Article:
NEW YORK (Feb. 24, 2011) –STRIKEFORCE Women’s World Welterweight Champion Marloes Coenen, undefeated challenger Liz “Girl-Rilla’’ Carmouche
participated in a national media conference call on Thursday to discuss the upcoming STRIKEFORCE World Championship Doubleheader onSaturday, March 5, at Nationwide Arena in Columbus, Ohio, live onSHOWTIME® (10 p.m. ET/PT, delayed on the West Coast).
In the opening half of the doubleheader, Marloes Coenen (18-4), of the Netherlands, will risk her lightweight title for a first time when she meets Liz Carmouche (6-0), of San Diego, Calif., a replacement for the injured Miesha Tate.
Coenen captured the STRIKEFORCE crown with a dominant third-round submission (armbar) over defending belt-holder Sarah Kaufman on Oct. 9, 2010, on SHOWTIME. A strikingly attractive submission whiz, Coenen ousted Kaufman one fight after giving STRIKEFORCE 145-pound champ Cris Cyborg one of her toughest tests.
Carmouche is coming off an impressive third-round TKO (punches) over the more-experiencedJan Finney on Nov. 19, 2010. In her outing before last, Carmouche won a unanimous decision over Colleen Schneider on Aug. 13, 2010, in a “reserve bout” in the STRIKEFORCE one night, single-elimination women’s 135-pound tournament.
“I’m happy to fight on March 5. I was excited to fight Miesha, but I believe Liz is a very good replacement.
“If you are well rounded in all the areas of the game (it won’t be a problem). But Liz is a different fighter than Miesha is. I believe Liz is very talented and she’ll be a big star in the coming years. Her standup is OK, her wrestling is OK. I believe her standup is a little better than Miesha’s. It will be a fierce fight but there will be no problems for me. I’m looking forward to it and I’m all pumped up.
“Her standup is a little better than Miesha’s, but for the most part I train in every aspect of the game and we tweak it for each opponent we’re fighting.
“I believe when you’re the champion you should fight everyone so it doesn’t matter who the person is in front of me – I’ll fight them. Of course I was preparing for Miesha but I think I’ll get another shot at her again.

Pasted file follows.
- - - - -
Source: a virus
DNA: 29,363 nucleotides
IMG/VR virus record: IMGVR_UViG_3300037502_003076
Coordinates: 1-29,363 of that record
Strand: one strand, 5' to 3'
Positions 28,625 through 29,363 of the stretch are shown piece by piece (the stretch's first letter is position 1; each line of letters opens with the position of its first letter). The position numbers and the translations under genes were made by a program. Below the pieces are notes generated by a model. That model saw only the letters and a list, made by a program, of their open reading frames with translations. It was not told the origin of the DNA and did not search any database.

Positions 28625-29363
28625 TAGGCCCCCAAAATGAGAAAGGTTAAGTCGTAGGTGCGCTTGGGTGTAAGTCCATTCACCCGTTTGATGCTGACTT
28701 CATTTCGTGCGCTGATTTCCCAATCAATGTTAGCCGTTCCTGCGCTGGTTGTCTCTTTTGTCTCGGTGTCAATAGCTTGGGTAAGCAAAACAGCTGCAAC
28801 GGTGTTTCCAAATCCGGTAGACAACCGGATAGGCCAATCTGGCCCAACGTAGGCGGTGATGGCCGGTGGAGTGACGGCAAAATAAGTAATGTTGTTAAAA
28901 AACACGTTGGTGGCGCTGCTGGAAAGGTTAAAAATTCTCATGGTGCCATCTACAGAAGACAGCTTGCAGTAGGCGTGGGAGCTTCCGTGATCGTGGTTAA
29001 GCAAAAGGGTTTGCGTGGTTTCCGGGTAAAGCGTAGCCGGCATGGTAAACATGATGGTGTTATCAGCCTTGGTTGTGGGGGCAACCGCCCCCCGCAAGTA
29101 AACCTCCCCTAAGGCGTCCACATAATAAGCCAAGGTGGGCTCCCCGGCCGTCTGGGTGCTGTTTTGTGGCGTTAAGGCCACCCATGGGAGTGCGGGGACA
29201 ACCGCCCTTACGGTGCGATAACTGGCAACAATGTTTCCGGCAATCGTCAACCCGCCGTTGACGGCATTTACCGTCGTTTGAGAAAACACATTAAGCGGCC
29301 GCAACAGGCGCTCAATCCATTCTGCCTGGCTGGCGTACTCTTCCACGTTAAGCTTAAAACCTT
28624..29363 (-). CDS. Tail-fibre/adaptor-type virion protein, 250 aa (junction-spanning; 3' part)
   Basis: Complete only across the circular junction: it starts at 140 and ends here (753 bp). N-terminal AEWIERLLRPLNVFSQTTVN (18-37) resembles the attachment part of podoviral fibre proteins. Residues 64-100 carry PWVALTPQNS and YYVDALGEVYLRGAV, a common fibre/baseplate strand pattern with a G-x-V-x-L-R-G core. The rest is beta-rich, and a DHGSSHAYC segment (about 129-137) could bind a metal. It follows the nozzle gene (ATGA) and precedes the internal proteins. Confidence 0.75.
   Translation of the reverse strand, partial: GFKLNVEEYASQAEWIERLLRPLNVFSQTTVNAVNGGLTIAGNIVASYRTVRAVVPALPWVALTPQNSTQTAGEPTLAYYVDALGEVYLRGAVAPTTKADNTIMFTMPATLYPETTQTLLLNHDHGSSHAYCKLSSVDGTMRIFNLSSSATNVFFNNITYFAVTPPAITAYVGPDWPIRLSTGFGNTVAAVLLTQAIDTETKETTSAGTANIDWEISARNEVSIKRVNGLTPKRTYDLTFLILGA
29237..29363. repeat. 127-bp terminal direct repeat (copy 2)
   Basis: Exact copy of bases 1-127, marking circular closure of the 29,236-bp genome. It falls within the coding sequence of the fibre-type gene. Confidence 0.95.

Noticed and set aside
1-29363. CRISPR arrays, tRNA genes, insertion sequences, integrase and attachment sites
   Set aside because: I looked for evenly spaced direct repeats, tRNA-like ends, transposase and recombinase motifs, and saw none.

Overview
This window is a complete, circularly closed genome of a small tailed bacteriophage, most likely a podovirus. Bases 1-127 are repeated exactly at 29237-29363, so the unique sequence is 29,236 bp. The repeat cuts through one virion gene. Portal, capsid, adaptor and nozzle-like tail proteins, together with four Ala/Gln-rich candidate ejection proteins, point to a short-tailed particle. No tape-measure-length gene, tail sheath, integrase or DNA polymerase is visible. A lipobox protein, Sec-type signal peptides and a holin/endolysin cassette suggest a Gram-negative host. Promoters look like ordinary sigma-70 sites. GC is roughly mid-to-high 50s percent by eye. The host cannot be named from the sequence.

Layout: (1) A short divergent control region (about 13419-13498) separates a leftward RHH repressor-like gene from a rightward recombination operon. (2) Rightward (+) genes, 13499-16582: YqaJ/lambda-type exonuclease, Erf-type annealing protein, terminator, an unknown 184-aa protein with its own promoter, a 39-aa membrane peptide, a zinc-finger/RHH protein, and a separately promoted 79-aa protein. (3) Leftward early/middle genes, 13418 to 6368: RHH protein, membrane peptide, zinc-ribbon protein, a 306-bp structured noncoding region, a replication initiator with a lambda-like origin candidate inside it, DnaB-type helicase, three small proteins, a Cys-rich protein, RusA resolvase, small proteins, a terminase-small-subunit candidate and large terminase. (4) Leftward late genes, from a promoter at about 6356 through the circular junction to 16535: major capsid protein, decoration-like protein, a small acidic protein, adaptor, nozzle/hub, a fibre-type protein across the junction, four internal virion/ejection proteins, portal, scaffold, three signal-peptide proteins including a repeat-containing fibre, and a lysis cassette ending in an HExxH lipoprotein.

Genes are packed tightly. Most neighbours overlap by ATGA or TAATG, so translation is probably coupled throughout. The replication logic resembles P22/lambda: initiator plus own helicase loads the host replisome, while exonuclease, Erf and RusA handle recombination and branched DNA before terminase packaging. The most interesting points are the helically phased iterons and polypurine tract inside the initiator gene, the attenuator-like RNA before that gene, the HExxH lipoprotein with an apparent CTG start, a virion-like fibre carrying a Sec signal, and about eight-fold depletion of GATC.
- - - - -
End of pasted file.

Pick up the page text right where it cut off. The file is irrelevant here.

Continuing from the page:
“There’s a huge difference (in the acceptance of women’s MMA). When I started out the word MMA wasn’t there yet and females in the cage was a unique thing that never happened. I fought a little in Japan and it was already accepted over there. But then Gina Carano came out and she really made the division grow and I really believe we should thank her a lot for putting up great fights and being so popular. I believe that’s a big part of why we can fight today.
“I wanted to learn to defend myself (that’s why I started fighting). I had to go to school on my bike through the forest and there were all these stories of dirty men doing weird stuff so I wanted to learn to defend myself and I ended up studying martial arts. It was like a 7 miles bike ride.
“I’m very happy with STRIKEFORCE because I believe it’s the leading women’s organization. To be honest, I believe the (men’s) heavyweight division in STRIKEFORCE is stronger than the UFC. I feel very honored to be fighting for STRIKEFORCE. I’m very happy with the organization.”
“I respect Marloes Coenen – she’s the world’s best. This is an opportunity to be the best women fighter in the world and it was an opportunity I just couldn’t refuse. I was excited and I’m still anxious to fight. Just to be around someone at this level and to have an opportunity is something I just couldn’t pass up.
“I think some of the things they (the military and MMA) share in common is the inability to give into the word ‘can’t.’ We kind of push it out of our repertoire in the military and I think that transfers over into our fighting career. If there’s anything in front of us that we feel is a challenge, it pushes us that much further and that much hard to achieve it. At no point will we ever stop.
“I started off being in the military and some of the things they taught me kind of encouraged me to go towards this.
“Absolutely (I get weird looks). I’m a full-time college student and some people think I’m just a normal person and then as the conversation starts to progress and they find out I’m a professional fighter that usually changes their whole perspective on me.
“I was in the Marine Corps for five years and four months. I was an electrician on helicopters. I did three tours in Iraq.
“I wouldn’t necessarily say that I’m an adrenalin junkie, more so that I like a challenge. I like pushing myself to see what I can achieve in life and I just want to keep bettering myself as a person. In the military you train so hard and when you work for something and you’re told you can’t do it it’s just a slap in the face because as a women you work just as hard as the men, if not harder. To be told you can’t be on the front line, it’s horrible. It just shuts down everything you work for. So I wanted that and to achieve it was just one more check in the box for me. In MMA it’s the same thing. I don’t ever want to be told I can’t achieve something so I work hard to be the best fighter I can be.
“I had no hesitations. This isn’t something that I could chance or turn up. I try and stay in shape year-round so when they gave the notice I was ready for it.
“Nothing about her game concerns me. I try to stay well rounded and well developed, but she’s the best in the world so of course there’s always that concern but I feel like I’m ready for that challenge.
“I think one thing that goes in my favor is my military experience. Jitters aren’t something that you can have when you’re out in Iraq with your weapon. So that definitely works in my favor.”